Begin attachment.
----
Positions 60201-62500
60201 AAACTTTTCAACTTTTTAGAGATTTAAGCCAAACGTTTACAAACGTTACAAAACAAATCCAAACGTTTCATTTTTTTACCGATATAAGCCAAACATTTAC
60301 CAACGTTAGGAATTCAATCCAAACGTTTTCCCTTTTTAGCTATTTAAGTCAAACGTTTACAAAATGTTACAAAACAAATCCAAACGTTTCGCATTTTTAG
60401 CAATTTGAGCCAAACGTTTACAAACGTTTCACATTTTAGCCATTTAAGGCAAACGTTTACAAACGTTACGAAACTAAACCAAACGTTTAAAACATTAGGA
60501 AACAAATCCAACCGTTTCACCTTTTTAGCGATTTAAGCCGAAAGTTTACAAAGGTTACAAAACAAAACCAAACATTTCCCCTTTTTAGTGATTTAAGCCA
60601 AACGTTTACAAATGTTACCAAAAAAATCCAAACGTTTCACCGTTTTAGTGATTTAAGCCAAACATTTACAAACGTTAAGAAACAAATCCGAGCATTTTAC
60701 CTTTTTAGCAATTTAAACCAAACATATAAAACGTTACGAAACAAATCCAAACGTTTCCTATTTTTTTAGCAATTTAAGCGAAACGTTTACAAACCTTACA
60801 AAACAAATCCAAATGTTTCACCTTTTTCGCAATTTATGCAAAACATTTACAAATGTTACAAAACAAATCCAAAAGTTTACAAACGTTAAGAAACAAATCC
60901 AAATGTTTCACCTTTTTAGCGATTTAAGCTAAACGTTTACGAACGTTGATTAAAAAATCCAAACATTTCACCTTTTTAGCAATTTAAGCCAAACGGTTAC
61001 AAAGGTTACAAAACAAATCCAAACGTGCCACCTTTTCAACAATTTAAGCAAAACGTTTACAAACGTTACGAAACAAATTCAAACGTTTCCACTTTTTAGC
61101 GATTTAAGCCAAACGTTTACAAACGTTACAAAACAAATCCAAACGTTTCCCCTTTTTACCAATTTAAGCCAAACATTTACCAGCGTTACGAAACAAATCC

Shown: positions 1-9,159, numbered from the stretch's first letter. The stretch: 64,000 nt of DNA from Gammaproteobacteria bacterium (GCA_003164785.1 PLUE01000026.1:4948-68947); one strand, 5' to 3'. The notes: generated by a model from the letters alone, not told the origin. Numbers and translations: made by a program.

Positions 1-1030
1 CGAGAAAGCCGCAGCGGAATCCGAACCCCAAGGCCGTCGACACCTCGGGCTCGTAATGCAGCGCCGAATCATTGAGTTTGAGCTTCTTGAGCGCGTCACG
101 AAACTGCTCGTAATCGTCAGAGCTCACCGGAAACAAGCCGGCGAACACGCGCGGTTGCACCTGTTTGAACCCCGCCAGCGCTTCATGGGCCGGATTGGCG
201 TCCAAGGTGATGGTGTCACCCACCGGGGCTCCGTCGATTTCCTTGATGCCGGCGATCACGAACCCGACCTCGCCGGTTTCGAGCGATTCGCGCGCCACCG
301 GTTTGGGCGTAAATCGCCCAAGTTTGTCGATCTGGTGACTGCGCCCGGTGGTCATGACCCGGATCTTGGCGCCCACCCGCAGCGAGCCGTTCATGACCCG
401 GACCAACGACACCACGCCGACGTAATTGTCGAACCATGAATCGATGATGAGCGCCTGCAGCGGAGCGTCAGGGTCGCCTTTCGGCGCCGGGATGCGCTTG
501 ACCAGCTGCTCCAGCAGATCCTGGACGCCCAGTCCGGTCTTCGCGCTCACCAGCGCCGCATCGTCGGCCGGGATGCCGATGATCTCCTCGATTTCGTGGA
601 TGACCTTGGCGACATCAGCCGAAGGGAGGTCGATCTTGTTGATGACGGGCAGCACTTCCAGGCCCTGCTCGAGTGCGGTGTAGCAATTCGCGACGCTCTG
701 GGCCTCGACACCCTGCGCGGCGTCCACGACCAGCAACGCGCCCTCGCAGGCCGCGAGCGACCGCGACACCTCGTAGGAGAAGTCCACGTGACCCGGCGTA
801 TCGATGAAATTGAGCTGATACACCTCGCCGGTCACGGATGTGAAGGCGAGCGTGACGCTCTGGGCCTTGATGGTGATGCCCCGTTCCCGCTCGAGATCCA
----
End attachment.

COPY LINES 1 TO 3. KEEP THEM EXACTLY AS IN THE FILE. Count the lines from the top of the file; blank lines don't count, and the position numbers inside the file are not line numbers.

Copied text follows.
Positions 60201-62500
60201 AAACTTTTCAACTTTTTAGAGATTTAAGCCAAACGTTTACAAACGTTACAAAACAAATCCAAACGTTTCATTTTTTTACCGATATAAGCCAAACATTTAC
60301 CAACGTTAGGAATTCAATCCAAACGTTTTCCCTTTTTAGCTATTTAAGTCAAACGTTTACAAAATGTTACAAAACAAATCCAAACGTTTCGCATTTTTAG